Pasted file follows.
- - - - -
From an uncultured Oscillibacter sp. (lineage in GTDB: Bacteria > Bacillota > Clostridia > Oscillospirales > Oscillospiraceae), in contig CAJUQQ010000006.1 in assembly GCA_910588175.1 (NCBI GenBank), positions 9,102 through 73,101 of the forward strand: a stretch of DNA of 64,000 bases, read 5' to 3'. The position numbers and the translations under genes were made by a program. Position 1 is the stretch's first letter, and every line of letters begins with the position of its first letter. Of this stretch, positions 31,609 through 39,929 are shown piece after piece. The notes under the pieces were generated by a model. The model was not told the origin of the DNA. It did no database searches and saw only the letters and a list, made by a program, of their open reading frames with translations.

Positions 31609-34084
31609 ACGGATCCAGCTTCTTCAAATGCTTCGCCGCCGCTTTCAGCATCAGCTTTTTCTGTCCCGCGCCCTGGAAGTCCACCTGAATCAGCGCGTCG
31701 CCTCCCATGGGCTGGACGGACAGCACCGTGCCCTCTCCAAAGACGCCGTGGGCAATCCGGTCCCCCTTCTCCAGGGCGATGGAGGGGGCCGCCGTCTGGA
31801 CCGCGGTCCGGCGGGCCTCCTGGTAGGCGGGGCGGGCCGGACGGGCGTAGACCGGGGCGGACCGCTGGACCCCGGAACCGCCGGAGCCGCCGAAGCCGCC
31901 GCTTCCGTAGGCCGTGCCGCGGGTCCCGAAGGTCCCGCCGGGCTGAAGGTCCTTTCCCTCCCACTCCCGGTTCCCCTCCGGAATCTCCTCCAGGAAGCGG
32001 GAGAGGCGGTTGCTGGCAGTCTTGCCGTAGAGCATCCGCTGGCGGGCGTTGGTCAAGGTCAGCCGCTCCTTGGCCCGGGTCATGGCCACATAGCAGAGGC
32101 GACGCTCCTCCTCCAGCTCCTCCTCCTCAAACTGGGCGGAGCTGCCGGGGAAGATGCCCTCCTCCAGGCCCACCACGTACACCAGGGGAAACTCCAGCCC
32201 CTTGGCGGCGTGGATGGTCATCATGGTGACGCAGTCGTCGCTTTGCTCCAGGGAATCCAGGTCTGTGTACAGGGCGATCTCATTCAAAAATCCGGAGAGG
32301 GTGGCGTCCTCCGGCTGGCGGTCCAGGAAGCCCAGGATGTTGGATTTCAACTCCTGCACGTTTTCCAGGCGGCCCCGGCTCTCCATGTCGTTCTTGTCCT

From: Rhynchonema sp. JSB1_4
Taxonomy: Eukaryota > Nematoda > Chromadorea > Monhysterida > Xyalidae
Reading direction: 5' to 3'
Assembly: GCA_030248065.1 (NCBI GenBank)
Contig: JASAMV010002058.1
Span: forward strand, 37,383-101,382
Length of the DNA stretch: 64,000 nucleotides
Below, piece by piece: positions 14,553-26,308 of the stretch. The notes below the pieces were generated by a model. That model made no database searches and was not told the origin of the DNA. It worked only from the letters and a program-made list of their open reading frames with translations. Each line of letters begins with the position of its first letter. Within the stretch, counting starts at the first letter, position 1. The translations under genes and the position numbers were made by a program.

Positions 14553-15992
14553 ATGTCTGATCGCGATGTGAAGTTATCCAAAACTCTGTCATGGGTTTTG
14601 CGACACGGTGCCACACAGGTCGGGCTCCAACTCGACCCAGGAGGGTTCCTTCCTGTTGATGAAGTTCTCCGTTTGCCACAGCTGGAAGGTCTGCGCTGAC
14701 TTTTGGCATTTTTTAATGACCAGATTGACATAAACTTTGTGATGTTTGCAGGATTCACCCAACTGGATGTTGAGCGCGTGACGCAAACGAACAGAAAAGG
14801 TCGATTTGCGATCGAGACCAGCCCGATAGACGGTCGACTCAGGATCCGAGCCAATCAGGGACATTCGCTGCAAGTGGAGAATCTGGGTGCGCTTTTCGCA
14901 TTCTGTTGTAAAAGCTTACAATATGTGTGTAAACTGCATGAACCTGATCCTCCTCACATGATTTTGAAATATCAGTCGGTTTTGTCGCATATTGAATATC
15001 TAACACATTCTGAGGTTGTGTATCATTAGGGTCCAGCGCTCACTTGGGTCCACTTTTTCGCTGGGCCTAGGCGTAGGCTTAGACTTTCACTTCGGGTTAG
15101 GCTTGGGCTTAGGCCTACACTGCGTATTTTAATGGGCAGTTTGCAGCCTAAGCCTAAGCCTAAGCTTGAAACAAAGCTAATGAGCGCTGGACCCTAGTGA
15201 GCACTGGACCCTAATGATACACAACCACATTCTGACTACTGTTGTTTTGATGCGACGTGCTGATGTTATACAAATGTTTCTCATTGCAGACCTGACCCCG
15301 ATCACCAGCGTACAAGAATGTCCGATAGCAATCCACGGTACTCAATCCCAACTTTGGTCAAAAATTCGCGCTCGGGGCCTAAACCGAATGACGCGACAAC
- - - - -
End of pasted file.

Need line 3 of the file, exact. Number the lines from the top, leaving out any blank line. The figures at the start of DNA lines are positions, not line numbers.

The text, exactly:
31609 ACGGATCCAGCTTCTTCAAATGCTTCGCCGCCGCTTTCAGCATCAGCTTTTTCTGTCCCGCGCCCTGGAAGTCCACCTGAATCAGCGCGTCG